Tuesday, March 8, 2011

Autism Awareness: Define "normal"

We're three weeks away from Autism Awareness Month and World Autism Awareness Day. There's a push for folks to wear blue on April 2, and buildings from the Empire State Building to the Sydney Opera House will be bathed in an azure wash. There's even a call to add a cobalt hue to the White House. Here in my home town of Rutland, Vermont we will again be hosting "Celebrate the Spectrum", a full month of community-based events and activities centered around autism awareness.

Hopefully, there will be something to show for all of this awareness advocacy. The question is: will it ever be more than blue shirts, awareness ribbons, support walks and sound bytes? I hope so. But, when there isn't a month supporting my son and those like him, other questions abound.

  • My son walks normally, not with a limp. Why would he warrant a "handicapped" tag?

  • He looks just like any other normal kid on the playground. Why doesn't he play kickball with the other boys?

  • He doesn't come into the restaurant in a wheelchair. Why can't he just sit normally like his two quiet sisters?

  • Every other normal person in the room is whispering amongst themselves. So, why does he have to sing and hum so loudly, and keep beating his hands on the wall?

  • Why can't we just let go of his hand like any other normal kid?

  • He just looks so ... normal.

There's the issue. Autistics (or those with autism, or however you choose to phrase it) don't look different than anyone else in the room. No curved spine. No wheelchair. No Cochlear Implant or hearing aid. No guide animal or white cane. Nothing to identify that they are facing what you and I would consider a challenge.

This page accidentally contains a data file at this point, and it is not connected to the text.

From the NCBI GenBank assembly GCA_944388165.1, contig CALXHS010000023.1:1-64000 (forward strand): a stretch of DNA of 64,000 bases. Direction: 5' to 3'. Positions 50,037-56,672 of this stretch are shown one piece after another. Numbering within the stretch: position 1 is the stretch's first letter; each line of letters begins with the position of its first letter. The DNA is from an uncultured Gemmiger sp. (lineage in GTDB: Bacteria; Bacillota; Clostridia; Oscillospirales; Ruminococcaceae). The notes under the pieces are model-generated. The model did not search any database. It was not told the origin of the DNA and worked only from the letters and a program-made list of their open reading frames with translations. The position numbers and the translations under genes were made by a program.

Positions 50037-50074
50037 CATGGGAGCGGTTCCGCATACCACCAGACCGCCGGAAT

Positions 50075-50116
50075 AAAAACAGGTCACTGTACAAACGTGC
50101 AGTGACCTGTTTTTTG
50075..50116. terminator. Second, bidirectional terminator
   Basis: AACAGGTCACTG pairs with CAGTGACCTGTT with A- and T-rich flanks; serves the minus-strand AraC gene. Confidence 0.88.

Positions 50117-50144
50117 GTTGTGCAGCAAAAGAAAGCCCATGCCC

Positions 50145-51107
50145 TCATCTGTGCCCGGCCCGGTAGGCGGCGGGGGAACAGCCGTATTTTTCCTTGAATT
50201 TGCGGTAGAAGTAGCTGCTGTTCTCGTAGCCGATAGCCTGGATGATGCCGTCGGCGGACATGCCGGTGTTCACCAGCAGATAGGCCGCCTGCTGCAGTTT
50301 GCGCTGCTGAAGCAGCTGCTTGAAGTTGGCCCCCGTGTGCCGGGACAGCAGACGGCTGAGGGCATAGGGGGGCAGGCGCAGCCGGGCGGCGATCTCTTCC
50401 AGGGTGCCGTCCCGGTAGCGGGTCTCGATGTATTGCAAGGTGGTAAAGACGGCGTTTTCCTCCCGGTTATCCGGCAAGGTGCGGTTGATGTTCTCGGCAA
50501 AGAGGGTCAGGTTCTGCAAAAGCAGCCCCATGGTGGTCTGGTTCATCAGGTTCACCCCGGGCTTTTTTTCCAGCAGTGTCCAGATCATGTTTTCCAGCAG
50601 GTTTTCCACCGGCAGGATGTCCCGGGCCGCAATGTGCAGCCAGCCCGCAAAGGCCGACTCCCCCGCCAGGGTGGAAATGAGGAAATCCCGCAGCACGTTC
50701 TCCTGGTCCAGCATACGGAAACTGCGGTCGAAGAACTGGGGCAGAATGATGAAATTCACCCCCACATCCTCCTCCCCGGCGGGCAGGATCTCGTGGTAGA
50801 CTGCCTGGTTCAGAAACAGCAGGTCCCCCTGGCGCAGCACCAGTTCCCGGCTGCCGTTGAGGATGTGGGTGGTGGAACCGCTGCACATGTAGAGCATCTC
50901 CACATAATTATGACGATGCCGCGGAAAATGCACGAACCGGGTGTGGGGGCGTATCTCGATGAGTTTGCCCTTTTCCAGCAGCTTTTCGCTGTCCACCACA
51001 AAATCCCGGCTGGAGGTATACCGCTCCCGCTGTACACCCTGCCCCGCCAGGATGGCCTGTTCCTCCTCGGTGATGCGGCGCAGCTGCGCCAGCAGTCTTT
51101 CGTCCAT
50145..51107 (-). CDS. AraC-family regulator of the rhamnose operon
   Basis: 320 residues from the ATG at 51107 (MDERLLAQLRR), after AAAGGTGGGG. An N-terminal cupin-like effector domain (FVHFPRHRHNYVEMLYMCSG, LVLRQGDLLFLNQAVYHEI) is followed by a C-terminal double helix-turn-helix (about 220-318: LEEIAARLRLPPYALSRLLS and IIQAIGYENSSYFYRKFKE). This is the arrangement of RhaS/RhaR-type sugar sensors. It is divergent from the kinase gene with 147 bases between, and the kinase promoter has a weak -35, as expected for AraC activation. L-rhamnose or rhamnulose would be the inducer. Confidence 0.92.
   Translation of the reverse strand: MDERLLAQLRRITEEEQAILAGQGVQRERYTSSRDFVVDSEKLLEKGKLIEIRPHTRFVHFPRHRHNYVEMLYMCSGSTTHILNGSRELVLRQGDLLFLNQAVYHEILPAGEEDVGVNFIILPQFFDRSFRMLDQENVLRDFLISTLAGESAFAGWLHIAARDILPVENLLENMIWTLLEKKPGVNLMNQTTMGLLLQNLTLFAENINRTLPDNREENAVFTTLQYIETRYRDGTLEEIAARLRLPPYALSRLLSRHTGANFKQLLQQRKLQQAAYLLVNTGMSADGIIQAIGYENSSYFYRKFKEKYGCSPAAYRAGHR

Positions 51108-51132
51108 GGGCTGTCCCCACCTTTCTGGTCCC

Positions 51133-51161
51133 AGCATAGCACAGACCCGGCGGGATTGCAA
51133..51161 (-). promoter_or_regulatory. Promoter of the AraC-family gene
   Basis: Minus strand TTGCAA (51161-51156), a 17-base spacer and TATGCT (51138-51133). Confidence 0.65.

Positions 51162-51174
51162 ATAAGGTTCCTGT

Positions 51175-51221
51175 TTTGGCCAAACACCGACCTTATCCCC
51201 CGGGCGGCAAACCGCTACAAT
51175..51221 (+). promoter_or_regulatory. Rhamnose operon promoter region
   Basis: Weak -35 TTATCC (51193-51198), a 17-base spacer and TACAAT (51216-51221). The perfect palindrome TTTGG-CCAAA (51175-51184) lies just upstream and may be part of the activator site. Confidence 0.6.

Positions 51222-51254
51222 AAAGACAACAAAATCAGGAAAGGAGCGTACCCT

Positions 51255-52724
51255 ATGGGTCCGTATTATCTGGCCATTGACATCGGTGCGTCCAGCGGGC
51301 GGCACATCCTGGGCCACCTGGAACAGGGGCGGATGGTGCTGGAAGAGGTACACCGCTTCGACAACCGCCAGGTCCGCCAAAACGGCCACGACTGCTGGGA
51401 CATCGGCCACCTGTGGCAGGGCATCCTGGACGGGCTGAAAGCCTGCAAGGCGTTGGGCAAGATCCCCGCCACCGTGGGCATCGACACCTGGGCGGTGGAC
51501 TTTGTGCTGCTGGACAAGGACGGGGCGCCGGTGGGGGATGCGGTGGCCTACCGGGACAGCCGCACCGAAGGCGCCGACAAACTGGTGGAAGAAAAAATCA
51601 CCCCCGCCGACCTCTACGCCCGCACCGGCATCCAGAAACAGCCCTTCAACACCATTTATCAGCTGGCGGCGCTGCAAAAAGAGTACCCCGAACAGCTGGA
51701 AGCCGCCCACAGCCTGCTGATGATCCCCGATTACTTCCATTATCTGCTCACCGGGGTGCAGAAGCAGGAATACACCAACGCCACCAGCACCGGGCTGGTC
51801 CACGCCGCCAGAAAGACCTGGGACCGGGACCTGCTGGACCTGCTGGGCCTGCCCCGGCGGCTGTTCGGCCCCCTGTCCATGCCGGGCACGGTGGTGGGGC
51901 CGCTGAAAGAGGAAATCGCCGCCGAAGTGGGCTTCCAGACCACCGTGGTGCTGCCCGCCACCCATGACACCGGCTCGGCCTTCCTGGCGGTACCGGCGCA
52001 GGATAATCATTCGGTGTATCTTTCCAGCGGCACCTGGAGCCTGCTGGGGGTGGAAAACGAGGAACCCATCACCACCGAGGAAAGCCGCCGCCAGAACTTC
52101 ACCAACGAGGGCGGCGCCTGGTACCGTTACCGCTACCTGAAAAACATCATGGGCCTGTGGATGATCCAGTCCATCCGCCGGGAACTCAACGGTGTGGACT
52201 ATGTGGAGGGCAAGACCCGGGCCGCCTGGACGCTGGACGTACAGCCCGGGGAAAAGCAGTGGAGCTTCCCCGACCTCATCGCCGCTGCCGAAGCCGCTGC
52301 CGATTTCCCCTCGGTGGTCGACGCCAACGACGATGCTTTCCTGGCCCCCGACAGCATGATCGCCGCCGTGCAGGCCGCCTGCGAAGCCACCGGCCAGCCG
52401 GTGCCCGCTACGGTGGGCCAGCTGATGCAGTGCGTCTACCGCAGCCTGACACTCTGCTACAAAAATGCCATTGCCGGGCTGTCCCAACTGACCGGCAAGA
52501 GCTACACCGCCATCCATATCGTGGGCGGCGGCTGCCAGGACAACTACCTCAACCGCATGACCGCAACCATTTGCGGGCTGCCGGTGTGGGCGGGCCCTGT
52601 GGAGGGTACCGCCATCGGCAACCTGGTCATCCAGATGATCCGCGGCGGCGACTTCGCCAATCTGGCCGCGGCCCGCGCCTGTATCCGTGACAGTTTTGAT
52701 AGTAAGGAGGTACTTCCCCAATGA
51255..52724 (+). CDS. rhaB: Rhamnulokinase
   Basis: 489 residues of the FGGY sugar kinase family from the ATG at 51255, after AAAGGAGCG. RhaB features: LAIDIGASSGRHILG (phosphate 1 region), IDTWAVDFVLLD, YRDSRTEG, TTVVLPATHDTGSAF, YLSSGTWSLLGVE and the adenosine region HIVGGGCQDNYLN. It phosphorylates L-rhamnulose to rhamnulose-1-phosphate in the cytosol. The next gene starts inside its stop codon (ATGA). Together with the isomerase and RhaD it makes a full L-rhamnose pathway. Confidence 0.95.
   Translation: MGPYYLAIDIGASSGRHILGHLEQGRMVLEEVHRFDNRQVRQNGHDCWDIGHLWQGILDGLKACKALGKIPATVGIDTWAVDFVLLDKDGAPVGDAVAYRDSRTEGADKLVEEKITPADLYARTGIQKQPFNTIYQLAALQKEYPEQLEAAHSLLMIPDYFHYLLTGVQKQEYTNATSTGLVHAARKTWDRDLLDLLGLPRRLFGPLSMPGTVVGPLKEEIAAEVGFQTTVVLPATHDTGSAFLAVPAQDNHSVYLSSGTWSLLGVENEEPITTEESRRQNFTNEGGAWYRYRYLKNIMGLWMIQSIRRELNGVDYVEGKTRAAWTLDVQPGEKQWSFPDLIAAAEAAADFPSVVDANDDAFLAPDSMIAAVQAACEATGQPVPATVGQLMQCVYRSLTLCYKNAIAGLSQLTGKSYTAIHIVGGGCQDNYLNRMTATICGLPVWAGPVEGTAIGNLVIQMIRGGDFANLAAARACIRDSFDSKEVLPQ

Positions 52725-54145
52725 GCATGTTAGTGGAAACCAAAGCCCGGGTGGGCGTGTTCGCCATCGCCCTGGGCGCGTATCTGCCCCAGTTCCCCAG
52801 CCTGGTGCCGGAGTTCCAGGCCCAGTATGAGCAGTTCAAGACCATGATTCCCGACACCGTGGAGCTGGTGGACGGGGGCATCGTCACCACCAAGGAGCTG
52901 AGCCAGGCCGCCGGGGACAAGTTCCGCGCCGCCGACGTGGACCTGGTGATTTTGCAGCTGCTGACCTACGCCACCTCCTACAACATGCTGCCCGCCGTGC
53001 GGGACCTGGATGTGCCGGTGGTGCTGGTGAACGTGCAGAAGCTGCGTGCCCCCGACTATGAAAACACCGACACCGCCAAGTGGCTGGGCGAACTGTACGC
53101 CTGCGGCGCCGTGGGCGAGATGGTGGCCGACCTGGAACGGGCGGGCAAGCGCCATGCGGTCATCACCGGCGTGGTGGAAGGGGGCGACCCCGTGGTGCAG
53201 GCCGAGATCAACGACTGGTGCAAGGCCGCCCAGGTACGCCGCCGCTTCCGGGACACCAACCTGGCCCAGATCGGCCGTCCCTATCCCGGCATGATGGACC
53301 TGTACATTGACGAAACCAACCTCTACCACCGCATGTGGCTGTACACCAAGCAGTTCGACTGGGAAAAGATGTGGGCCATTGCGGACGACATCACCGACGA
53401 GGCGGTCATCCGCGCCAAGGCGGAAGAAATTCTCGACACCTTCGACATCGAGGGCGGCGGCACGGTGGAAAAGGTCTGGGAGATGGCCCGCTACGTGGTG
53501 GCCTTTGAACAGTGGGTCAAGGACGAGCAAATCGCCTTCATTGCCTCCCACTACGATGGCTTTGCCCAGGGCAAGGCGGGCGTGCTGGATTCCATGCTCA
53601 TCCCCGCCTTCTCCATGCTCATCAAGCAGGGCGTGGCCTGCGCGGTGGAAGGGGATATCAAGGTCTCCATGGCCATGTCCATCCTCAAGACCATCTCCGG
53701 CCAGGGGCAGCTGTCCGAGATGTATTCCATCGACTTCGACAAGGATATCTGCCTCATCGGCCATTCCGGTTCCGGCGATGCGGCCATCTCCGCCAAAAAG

Once the ribbons have faded, the walks have wrapped, the donations have been tallied, and the light bulbs replaced with the color of the next support event, our loved ones living with autism will go back to looking normal. And, when they have a meltdown in the middle of Costco because the humming fluorescents and PA systems became too much, we will go back to being the parents who can't control "that unruly child".

Because memories fade, and human nature is in us all.

I guess that's just normal.



Lauralee said...

I love it!

Jeanne Bradley said...

I like the movie wretches and jabberers the documentary. wretchesandjabberers.org. it is a movie about two men with autism that travel the world in an effort to help others understand what they are capable of, not focusing as much as what is different. in the movie, larry comments to the viewer that he is "more like them than not". i believe they did a wonderful job at teaching the message that anything is possible and that folks communicate all the time in different ways. the institute for communication and inclusion at syracuse university and the folks at wapadh.org are wonderful in continuing to encourage all people to work on allowing our bodies to perform at our best and to be valued and contribute as a member of our families, schools, communities. I look forward to meeting your wonderful family!